When Rick Nash was dealt by the Columbus Blue Jackets to the New York Rangers, it was the blockbuster trade of 2012 offseason. The two-time 40-goal scorer was moving into the biggest media market of them all, and small-market Columbus was without their lone super star — their face of the franchise. They certainly didn’t walk away empty handed, however, as they received Brandon Dubinsky, Artem Anisimov, Tim Erixson and a first-round pick for their outgoing stud.
A lot of hockey has been played since then, and fortunes for the Blue Jackets have changed for the better. The Rangers are still in the thick of the playoff conversation, but seem to have taken a step or two back since their 2011-12 season. The dust from this trade, even 17 months after the fact, still hasn’t settled, but that doesn’t mean we can’t identify an early winner.
Let’s first take a look at Nash’s NYC production. Nash started off his Manhatten tenure with a bang — 21 goals and 42 points in 44 games of a truncated NHL season. His postseason performance was hardly the stuff of legends, though. His second season didn’t get off to the best of starts after receiving a concussion that kept him off the ice for 17 games. Ever since he has been back, his production has taken a dip, having only scored 22 goals and 34 points in 53 games played. How much is to blame on the residuals of a serious concussion or on simple mediocre play is anyone’s guess.
On the Blue Jackets’ end, Dubinsky and Anisimov combined for 13 goals and 38 points in their first Jackets season. Prospect Erixson made a few appearances with the big club, often playing well, but never well enough to stick. This season so far, Dubi and Arty have combined for 32 goals and 74 points. When you also factor in both of their invaluable penalty-kill contributions and sound two-way play in general, they’ve given Columbus fans a lot smile about.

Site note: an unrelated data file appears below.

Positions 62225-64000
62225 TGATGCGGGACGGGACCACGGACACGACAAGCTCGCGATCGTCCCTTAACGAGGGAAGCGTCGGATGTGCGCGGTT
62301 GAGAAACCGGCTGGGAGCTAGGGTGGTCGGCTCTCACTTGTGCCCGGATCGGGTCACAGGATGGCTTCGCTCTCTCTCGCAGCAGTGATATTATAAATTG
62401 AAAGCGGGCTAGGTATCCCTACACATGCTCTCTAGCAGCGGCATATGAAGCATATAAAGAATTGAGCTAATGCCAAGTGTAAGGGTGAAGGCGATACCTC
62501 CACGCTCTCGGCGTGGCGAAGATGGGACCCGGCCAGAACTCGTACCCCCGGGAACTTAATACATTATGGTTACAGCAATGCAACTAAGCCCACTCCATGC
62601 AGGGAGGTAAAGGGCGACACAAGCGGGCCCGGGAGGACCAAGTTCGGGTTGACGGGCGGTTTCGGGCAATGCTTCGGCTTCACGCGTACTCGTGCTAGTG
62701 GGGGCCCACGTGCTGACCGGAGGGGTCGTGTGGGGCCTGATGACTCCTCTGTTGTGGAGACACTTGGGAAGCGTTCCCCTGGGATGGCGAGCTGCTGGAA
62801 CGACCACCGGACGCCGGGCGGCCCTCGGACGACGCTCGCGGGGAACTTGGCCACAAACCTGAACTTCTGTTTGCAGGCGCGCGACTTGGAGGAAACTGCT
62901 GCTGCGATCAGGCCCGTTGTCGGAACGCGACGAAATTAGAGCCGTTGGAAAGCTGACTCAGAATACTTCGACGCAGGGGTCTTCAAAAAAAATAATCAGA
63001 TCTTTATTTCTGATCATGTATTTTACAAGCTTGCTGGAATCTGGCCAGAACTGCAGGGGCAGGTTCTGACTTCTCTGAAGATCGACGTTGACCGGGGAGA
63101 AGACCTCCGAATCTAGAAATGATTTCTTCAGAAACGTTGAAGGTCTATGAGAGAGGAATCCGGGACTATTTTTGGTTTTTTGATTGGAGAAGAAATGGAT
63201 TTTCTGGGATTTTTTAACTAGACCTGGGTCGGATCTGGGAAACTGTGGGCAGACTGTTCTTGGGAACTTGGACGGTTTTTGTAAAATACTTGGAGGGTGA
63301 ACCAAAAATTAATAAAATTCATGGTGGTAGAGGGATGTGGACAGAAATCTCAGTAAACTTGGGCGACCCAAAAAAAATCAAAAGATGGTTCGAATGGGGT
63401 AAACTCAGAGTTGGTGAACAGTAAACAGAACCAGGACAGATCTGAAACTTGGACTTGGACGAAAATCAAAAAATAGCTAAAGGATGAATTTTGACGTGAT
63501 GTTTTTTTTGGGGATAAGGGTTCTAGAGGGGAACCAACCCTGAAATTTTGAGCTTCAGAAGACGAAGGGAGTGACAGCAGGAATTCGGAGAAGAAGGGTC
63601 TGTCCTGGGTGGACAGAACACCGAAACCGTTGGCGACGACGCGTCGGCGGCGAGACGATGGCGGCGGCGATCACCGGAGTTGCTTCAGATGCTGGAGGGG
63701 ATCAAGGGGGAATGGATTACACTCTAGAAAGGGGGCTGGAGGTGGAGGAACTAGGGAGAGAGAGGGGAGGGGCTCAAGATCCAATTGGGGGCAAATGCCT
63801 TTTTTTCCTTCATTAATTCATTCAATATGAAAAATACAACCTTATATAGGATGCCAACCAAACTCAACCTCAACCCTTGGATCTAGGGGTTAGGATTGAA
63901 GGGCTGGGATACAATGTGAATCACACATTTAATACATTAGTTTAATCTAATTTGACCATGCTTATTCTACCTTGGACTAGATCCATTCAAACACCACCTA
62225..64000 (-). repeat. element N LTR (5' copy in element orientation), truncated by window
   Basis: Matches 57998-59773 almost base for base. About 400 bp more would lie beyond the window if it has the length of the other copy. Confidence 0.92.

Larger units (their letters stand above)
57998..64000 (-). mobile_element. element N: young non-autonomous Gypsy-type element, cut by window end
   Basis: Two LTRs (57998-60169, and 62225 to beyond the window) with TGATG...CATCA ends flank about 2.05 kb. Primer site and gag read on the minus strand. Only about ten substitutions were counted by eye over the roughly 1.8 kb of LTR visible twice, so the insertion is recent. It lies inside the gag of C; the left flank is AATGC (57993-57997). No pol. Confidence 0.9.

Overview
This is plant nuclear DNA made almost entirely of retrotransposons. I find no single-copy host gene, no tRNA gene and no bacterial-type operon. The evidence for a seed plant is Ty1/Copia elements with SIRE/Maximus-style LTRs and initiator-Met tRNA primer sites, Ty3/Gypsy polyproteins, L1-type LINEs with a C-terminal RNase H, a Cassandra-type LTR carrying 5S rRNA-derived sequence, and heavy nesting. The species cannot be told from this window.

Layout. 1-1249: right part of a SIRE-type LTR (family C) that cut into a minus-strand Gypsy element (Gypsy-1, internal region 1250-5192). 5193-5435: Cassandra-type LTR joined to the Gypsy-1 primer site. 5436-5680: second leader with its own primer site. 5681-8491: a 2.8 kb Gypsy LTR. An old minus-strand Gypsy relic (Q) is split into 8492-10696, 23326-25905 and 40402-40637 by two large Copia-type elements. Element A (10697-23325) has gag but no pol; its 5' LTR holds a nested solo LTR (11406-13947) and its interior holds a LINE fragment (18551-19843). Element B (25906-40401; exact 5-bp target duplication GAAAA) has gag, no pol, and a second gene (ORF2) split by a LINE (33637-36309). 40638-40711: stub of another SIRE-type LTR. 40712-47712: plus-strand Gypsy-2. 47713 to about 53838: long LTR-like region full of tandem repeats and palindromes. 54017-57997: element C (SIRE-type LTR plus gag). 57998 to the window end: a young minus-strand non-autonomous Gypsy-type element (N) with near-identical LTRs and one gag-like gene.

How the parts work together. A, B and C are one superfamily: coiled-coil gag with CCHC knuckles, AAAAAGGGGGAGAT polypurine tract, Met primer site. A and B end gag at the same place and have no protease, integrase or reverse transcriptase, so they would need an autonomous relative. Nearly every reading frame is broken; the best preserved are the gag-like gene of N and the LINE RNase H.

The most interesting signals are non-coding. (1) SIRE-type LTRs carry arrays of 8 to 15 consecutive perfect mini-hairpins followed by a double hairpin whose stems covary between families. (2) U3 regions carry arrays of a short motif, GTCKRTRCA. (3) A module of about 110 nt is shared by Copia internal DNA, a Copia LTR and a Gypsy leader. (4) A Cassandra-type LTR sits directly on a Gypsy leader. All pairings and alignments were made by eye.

Nash scored two goals in his last outing, but prior to that, his lack of production was making its way into headlines of hockey magazines and New York media. When you make $7,800,000 a year, much more is naturally expected. The Rangers certainly received a stellar hockey player, but would he even be considered second-tier category of NHL stars at this point? Wherever you rank his play and ability, his output is not the proper bang for buck fans or what Rangers management should expect from someone they pay and gave up so much for.
While in Columbus, Nash was a one-man show for many a season. How he accomplished what he did on rosters that made you wonder if they were an AHL team in disguise teeters on miraculous. Many experts and pundits thought there was a lot more for Nash to give, he just didn’t have the roster to enhance his skill set. If he had a superior team around him, his stats would shoot up into the stratosphere.
Many no longer peg New York as legitimate Stanley Cup contender, but their roster is certainly better than the Nash-lead 2011-12 incarnation of the Jackets that finished dead last in the league. Even surrounded by better, proven talent, Nash’s numbers outside of the lockout-shortened season have left much to be desired.
Columbus is already enjoying the fruits of the Nash trade via Dubinsky and Anisimov, but more may be yet to come. Erixson has shown flashes of NHL-caliber greatness while with the big club. He’s made good use of his time in the minors though, being a consensus AHL All-Star pick this year. If the Jackets didn’t have such an embarrassment of riches with their defensive prospects, he’d likely already be on the big club.
Let’s not forget that Kerby Rychel, the Jackets first-round choice from the pick they received from New York, is playing well at the junior level and could become a valuable contributor down the line.
To Nash’s defense, 97 games played does not a legacy make. If he can return to his near point-per-game production, his performance this season so far will be viewed as a mere aberration. If this season remains the status quo though, we’ll be hearing rumblings from Broadway for a long time. While the dust is far from settled, Nash’s lack of offensive output and his astronomically high price tag doesn’t beat what Anisimov and Dubinsky have done in Columbus so far. That’s why, in the here and now, the Jackets can soundly be declared winners of the Nash trade.